On top of the hill is Somerset House, which was built originally as a public house by local victualler and iron-ore mine owner, David Pugh. A grand opening was advertised in The Cambrian News on 14 December 1849. It appears to have not been a success as less than a year later on 15 November, a notice in The Cambrian announced its closure and it was put on the market. During the intervening years, it has had several incarnations—Jan McKechnie, the present owner writes that, ‘From 1919, Mr F. Le Boulanger, who was a ship-owner, ship-broker, coal exporter and Hon. Sec. of the RNLI, lived at Somerset House and in 1939, it was requisitioned by the Secretary of State for War and became a headquarters and officers’ mess. There were army huts, concrete bunkers and ack ack guns on the hill, where the foundation remains amongst the brambles can still be seen’. After the war, the house was occupied by caretakers Bill Morris and a colleague until the coastal battery had been dismantled, when it was left empty and deteriorating until in 1963, ‘the Secretary of State for War’ finally ceased to be on its title deeds. This was followed by a time as an Old People’s Home.
Sheep grazing, was still common practice on the hill up until the Second World War recalls Malcolm Webborn, ‘I would sometimes help my friend Gerald Lilley, who worked at Woolacott’s farm, to round up the sheep, which grazed the hill from Thistleboon to Bracelet. They would be driven to a field below Somerset House, where they would be counted as they passed through a stile and any missing ones would be then searched for in nooks and crannies until all were accounted for’.
Rev. Wilkinson, Vicar of All Saints'
Anne Ardouin, daughter of the Vicar of All Saints Church recalls her father’s wartime duties. ‘Every Sunday morning, between church services, he would celebrate Holy Eucharist at the army camp of Thistleboon on the Mumbles Hill, wearing a purple armband, emblazoned with O.C.F. (Officiating Chaplain to the Forces) on top of his clerical robes. If we were especially lucky, he would let us accompany him and later, in the Officers’ Mess, we would enjoy breakfast of bacon and eggs, which were so heavily rationed at home,’ although Muriel Schroter (née Hawkins) of the ATS, stationed on the hill, commented that she and her colleagues ‘always had bread and jam.’
Another hill-top resident, Michael Llewellyn remembers, ‘The ATS appeared on the camp at the Mumbles Hill sometime after 1940. They were accommodated in newly built Nissan Huts in the lower field in which Thistleboon Drive is now situated and were inclined to clip small boys over the ear if discovered in the vicinity of their huts. The sight of enormous khaki bloomers swaying in the wind on clothes lines held a compulsive attraction for young lads. ‘Although there was much barbed wire surrounding the Mumbles Hill Camp, access for us youngsters was extremely easy—just hop over the hedge onto Boulanger's carriage drive. We used to wander into the camp with some freedom, as long as we did not adopt too high a profile and avoided officers. The soldiers were always kind to us and we used to Blanco kit in return for cap badges, uniform buttons and the like. When the Naafi hut showed films or had entertainments, there were usually a gang of local kids sitting at the front’.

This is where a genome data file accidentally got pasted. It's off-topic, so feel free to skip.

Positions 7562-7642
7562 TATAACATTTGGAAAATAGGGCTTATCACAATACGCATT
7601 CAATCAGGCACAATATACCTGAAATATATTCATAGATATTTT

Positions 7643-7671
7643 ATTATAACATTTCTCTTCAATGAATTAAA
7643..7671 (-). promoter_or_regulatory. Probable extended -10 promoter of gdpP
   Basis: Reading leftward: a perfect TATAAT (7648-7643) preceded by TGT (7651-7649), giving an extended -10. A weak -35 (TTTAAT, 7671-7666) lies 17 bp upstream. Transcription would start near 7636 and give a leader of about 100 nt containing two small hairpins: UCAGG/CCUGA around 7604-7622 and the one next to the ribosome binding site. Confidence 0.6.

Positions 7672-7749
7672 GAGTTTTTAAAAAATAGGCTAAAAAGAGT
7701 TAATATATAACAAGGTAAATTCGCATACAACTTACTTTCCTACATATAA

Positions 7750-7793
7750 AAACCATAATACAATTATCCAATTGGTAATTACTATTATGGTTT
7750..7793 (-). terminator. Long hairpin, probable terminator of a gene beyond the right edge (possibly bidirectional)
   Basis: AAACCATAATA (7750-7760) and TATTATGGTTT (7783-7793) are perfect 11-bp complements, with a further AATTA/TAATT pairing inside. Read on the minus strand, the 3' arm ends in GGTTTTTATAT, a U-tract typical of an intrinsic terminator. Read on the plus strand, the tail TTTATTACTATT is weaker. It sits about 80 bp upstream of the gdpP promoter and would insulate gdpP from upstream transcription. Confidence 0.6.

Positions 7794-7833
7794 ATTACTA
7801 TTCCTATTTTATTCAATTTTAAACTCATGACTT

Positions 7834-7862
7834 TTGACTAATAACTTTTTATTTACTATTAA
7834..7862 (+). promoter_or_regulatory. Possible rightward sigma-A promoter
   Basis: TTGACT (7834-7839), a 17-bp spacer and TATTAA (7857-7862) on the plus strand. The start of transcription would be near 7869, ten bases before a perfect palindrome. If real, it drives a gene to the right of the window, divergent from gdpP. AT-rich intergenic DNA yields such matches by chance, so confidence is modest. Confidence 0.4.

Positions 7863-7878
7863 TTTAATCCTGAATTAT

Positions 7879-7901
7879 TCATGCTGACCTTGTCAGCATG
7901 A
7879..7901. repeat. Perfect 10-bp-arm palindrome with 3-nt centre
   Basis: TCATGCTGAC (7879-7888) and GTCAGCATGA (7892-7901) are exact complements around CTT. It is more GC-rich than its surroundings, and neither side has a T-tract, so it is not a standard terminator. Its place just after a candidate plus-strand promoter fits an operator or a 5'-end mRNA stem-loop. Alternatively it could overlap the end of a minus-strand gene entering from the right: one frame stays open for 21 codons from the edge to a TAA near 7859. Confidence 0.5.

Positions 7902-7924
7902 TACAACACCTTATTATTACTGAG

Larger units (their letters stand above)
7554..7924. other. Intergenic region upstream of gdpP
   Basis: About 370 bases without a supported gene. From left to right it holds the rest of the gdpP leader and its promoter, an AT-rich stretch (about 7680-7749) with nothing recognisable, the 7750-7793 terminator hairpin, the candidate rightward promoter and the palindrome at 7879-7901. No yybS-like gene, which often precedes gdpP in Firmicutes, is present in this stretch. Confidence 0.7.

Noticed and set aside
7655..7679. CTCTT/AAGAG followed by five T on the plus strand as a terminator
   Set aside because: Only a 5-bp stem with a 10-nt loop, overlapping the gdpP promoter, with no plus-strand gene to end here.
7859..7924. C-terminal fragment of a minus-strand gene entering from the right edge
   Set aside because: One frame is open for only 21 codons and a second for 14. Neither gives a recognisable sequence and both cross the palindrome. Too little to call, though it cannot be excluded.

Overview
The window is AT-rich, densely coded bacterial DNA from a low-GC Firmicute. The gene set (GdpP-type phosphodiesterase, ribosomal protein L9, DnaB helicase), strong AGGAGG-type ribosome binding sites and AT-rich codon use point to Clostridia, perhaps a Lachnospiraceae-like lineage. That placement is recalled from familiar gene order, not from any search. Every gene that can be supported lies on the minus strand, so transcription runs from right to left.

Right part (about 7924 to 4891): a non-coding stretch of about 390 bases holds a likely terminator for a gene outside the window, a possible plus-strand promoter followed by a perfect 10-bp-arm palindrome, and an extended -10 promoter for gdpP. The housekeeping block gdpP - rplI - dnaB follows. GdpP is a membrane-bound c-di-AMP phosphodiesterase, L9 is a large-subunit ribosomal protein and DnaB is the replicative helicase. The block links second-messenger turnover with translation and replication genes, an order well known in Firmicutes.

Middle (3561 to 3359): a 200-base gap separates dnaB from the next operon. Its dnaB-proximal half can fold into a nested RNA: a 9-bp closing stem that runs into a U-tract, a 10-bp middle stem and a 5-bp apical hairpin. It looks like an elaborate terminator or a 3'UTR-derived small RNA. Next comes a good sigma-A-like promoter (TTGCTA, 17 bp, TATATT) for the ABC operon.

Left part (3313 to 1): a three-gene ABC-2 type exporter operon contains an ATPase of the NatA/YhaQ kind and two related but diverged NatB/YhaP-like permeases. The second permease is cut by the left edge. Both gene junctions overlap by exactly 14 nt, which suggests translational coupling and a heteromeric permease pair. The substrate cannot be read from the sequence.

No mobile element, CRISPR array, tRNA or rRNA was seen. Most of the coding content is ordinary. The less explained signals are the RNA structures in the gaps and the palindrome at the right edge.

Mumbles Hill resident, Hilary Mackenzie, ‘On warm summer days, my mother and I would walk across the hill, past the lush buttercup meadow of Mr Boulanger’s large house, Somerset House, and down through the bracken to Bracelet Bay. It all came to an abrupt halt in the autumn of 1939, when war descended on our peaceful little corner. The far section of our lovely hill was requisitioned by the War Department for a large anti-aircraft station, our walk to Bracelet was shut off by barbed wire, and where the sheep grazed, Nissan huts of tough soldiers appeared.
Bill Morris, then a serving soldier with the RA, recalled ‘On the Bracelet Bay side at the top of Mumbles Hill Headland there were two 6˝ BL Mark II (ex-naval) guns along with their fire control, all in separate concrete casements. Next to the guns, there were ammunition bunkers at the bottom of steps. This was in addition to the four Heavy Anti- Aircraft guns, which were based nearer to the Thistleboon Common end’. In all, there were several thousand serving personnel, including the Royal Sussex Regiment, ATS and 360 members of the Home Guard, working at different times on the hill during the Second World War.
Nowadays by contrast, Mumbles Hill is a largely-deserted peaceful haven, overgrown in places, but beautiful nonetheless, where one can escape for a while to just ‘stand and stare’ at the wonderful views, enjoy a picnic, read a favourite book or explore the gradually re-emerging wartime remains.
As true now as it was a century ago comes this excerpt from Ernest Rees, in his 'The South Wales Coast 'written in 1911 . . . ‘The time to climb the Mumbles hill is late on a summer evening, when the tide is full and the sun westering.. . .
Davies, A., ‘Iron Ore mining at Mumbles and Langland Districts, 1845-1899’ Gower, XII
Gabb, G., The Story of the Village of Mumbles, 1986
Thomas, N., The Mumbles: Past and Present, 1978
The Cambrian News, 2 June 1804, 9 June 1804, 26 October 1805, 7 April 1810, 15 November 1850, 27 February 1852, 18 July 1873
The Cromwellian Survey of Gower, 1650 WGA cat. No. D/D MG1 or D/D KE/1
Powell, Gabriel, ‘Survey of the Lordship of Gower, 1764’, Gower Society, 2000
1844 Tithe map and Apportionment of the Parish of Oystermouth, WGA
Written contributions from Anne Ardouin, Michael Llewellyn, Hilary Mackenzie, Jan McKecknie, Bill Morris, Muriel Schroter and Malcolm Webborn.
ATS — Auxiliary Territorial Service
OHA—Oystermouth Historical Association
RA — Royal Artillery
WGA—West Glamorgan Archive